Girls as young as 10 have been given the contraceptive implant, according to figures obtained by a newspaper.
The Daily Mail found that the slow-release contraceptive device Nexplanon was given to at least three 10-year-olds in the last five years.
East Lancashire NHS Trust, University Hospitals of Leicester NHS Trust and Alder Hey Children's Hospital, in Liverpool, each gave the implant to a 10-year-old during the last five years.
Meanwhile South Devon Healthcare NHS Foundation Trust, gave the contraceptive device to a 10 or 11-year-old, the newspaper reports.
It also found that during the last five years, at least 53 12-year-olds were given the implant, as well as a minimum of 281 13-year-olds.
More than 3,000 14-year-olds and at least 6,300 girls aged 15 were also given the device, which releases the hormone progesterone to prevent pregnancy, inserted under the skin in their arms.
A total of 61 NHS Trusts across England admitted they had fitted the implants in minors after a series of Freedom of Information Act requests by MailOnline.
A Department of Health spokesman said: "It is extremely rare that doctors prescribe contraceptives to under-13s, and while we would not comment on individual cases, the doctor is likely to be acting on serious concerns about exploitation or abuse.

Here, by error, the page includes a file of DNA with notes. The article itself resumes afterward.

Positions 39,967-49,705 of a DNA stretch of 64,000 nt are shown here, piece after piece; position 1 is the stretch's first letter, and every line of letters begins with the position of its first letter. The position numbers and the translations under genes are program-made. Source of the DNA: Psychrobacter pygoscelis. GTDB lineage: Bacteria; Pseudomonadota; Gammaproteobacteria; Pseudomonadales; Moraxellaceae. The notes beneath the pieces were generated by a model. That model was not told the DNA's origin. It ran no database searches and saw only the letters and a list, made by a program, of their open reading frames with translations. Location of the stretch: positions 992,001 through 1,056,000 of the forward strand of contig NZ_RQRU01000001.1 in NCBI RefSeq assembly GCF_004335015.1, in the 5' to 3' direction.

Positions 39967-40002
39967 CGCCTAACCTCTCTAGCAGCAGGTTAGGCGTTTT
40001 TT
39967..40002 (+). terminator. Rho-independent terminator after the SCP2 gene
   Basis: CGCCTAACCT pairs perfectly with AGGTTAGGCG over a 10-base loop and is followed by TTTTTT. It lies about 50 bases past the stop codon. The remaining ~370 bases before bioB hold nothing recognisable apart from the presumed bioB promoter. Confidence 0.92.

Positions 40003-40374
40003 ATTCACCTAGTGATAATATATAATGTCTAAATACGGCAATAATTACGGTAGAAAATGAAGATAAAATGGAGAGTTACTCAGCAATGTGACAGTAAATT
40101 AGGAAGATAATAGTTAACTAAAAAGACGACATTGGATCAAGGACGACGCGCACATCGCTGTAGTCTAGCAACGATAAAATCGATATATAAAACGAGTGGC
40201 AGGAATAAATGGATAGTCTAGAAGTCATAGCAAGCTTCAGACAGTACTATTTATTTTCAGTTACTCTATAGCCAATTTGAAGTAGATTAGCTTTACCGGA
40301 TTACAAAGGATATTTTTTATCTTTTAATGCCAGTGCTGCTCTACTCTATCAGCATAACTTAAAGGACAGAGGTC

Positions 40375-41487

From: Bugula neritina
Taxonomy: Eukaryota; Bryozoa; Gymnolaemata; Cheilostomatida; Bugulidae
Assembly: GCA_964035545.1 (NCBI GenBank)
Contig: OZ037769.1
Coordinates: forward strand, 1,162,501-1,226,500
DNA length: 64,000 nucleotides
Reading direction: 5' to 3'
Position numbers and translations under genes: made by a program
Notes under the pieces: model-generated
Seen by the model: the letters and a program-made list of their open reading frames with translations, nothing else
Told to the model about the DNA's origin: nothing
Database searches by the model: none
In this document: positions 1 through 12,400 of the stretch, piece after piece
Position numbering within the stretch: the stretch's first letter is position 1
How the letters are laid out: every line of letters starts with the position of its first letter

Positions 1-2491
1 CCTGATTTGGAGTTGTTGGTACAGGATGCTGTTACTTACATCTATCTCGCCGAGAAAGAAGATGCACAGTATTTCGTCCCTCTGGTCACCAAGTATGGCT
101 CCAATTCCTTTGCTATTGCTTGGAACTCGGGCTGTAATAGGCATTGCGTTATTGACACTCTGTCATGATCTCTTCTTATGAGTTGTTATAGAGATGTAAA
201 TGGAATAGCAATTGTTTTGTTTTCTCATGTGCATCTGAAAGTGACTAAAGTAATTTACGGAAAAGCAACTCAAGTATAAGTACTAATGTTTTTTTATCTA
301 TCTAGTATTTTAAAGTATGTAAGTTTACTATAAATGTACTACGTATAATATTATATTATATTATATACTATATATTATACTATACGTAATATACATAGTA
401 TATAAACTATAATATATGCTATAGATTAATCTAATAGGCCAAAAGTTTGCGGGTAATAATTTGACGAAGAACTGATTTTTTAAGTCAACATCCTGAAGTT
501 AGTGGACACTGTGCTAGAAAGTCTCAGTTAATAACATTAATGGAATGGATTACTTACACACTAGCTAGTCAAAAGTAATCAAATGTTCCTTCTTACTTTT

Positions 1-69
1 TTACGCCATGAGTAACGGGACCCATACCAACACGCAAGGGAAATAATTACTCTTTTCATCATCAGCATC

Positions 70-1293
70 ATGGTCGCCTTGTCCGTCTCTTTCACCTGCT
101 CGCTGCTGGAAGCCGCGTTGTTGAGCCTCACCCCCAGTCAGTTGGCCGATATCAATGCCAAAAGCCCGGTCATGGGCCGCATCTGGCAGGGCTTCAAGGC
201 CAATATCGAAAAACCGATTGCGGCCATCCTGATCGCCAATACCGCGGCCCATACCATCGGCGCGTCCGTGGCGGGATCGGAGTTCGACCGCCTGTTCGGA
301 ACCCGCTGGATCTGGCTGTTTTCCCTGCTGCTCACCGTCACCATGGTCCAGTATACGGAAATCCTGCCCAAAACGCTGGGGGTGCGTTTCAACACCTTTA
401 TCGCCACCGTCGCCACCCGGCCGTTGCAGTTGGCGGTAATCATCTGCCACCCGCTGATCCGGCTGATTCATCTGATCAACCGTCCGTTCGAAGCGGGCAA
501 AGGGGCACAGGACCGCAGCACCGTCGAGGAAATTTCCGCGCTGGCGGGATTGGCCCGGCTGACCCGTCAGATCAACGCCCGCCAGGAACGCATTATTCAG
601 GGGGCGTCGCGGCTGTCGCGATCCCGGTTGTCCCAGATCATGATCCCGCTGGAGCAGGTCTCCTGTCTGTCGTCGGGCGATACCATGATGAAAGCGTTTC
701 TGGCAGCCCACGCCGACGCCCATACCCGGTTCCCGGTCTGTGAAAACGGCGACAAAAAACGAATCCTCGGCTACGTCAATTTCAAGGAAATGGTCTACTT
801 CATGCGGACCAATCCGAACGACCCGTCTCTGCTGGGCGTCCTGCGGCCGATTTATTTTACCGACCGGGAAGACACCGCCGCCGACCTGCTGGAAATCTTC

"Guidance from the GMC states that doctors must as a matter of routine share information about sexual activity involving children under 13 with police or social services."
Spokespersons for the NHS Trusts highlighted in the MailOnline report all said decisions to give under 13-year-olds contraceptive implants were not 'taken lightly' and were fitted 'in compliance with national guidance on consent, competence and safeguarding'.
South Devon Healthcare NHS Foundation Trust said: "Implants would only be used where it is in the girl's best interests and where consent is given by the parents or guardians."
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